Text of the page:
“Painting the Modern Garden: Monet to Matisse”, a new exhibition at the Royal Academy of Arts, tracks how private gardens served as inspiration for some of the most beloved artists of the 19th to early 20th centuries. The show exhibits gardens in all their guises: as a vision of light for the Impressionists to the brazen, abstract portrayal by Kandinsky.

The 30-odd paintings by Monet, including – for the first time in Europe – his water lily masterpiece “Agapanthus Triptych”, form the centrepiece of the exhibition. But works by other, lesser-known artists, such as Joaquin Sorolla, provide fascinating insight into how the popularisation of the humble back garden helped the rise of modern art during this period.

Gardens and flora have long been a rich source of inspiration for the world of fashion, too. And this season is no exception. At Dior, 400,000 stalks of blue Delphiniums were used to create a man-made flower mountain set, highlighting the romance and lyricism of the spring collection. Sarah Burton’s spring collection for Alexander McQueen featured hand-crocheted dresses and floral jacquards, all inspired by the Huguenot refugees – known for their talent for weaving and love of gardening – who settled in Spitalfields during the late 17th century. The exquisite flower sequins on Delpozo’s voluminous moiré dress from the SS16 collection evoked a fairy tale-like etherealness, while the spring Gucci looks featured floral prints as a part of Alessandro Michele’s eclectic mix of retro-tinged references.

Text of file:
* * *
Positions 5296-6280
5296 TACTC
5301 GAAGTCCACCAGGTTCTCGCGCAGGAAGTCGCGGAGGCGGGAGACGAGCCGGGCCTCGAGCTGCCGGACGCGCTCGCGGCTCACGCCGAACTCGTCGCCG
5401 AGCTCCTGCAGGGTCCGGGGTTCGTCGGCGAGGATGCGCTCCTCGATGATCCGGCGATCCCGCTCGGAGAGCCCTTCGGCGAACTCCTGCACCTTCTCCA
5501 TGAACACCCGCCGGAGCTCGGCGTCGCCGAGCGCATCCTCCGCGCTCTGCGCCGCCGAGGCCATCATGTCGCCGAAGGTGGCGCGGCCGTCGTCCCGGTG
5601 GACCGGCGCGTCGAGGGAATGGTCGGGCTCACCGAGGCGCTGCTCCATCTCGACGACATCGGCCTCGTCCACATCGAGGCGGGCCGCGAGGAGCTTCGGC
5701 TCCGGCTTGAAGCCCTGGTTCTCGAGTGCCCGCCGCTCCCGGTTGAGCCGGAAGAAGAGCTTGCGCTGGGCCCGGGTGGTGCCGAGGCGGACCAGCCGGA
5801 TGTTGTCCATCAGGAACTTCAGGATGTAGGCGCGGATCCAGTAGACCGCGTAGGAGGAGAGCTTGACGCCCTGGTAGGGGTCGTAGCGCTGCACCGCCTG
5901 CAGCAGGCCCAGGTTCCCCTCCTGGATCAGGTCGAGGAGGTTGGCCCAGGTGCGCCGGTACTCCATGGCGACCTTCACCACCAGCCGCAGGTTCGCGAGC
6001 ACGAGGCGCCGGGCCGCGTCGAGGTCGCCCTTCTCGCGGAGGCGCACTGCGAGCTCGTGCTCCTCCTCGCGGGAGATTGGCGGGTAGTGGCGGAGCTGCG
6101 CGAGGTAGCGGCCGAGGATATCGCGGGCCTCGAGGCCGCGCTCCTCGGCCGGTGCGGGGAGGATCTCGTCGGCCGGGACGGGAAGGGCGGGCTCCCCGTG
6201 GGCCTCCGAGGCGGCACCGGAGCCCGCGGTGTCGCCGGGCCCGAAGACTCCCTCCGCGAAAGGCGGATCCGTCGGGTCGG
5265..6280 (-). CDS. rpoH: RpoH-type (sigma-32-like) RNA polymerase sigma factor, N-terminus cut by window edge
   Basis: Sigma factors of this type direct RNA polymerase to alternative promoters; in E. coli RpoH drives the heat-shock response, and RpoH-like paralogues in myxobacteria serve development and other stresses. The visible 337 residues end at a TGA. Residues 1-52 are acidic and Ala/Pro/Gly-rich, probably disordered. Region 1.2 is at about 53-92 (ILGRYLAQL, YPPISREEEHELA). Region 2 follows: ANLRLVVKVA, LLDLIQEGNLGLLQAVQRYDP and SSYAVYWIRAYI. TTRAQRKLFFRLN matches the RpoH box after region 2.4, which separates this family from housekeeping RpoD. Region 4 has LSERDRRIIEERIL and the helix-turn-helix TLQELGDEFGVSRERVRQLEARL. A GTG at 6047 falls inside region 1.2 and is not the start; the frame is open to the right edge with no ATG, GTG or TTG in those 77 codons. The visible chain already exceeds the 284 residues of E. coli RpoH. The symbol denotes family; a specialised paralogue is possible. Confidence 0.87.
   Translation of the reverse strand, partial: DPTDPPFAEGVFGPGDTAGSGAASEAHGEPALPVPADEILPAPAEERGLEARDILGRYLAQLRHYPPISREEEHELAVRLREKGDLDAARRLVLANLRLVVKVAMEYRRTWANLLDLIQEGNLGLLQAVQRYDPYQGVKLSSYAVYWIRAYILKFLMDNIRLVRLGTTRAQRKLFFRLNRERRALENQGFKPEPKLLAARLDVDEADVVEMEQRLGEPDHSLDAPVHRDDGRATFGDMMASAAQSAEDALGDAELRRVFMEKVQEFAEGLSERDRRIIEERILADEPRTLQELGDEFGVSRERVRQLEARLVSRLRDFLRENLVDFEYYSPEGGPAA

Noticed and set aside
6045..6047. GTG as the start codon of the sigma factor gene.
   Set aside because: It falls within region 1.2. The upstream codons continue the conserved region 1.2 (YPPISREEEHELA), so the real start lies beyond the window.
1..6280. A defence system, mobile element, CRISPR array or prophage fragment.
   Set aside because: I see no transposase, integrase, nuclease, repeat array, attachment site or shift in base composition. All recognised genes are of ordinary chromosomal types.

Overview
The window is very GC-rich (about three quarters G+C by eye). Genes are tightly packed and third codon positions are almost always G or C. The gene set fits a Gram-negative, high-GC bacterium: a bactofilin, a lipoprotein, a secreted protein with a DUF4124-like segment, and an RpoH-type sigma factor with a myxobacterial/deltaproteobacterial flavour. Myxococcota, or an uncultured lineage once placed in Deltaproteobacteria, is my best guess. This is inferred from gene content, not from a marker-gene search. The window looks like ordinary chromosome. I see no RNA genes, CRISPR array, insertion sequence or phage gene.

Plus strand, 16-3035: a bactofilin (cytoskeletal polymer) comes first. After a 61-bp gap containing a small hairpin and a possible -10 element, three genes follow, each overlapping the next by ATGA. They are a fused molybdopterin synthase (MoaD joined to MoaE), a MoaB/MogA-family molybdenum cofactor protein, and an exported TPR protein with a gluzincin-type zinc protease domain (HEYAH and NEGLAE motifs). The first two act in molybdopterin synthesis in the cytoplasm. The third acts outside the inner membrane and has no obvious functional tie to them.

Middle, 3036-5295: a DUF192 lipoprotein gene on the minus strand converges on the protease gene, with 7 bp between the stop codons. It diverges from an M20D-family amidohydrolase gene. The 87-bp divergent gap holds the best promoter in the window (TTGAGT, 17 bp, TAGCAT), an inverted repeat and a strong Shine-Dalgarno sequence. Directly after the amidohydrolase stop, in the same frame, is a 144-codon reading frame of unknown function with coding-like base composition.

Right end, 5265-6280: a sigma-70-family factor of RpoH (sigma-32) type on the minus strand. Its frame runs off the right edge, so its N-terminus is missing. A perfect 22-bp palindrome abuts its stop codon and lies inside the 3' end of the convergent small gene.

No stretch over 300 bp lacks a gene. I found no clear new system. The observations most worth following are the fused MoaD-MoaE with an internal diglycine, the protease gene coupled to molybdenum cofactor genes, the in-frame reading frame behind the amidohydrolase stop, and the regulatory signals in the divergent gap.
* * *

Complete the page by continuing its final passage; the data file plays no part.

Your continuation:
Each artist and designer here was inspired by flowers in different ways. Below, we take a look at the various incarnations of flora through their artistic lens.


Text by Jainnie Cho

"Painting the Modern Garden: Monet to Matisse" is at the Royal Academy of Arts from 30th January to 20th April. 

Photos provided by Royal Academy of Arts, Christian Dior, Delpozo, Alexander McQueen, Erdem, Gucci.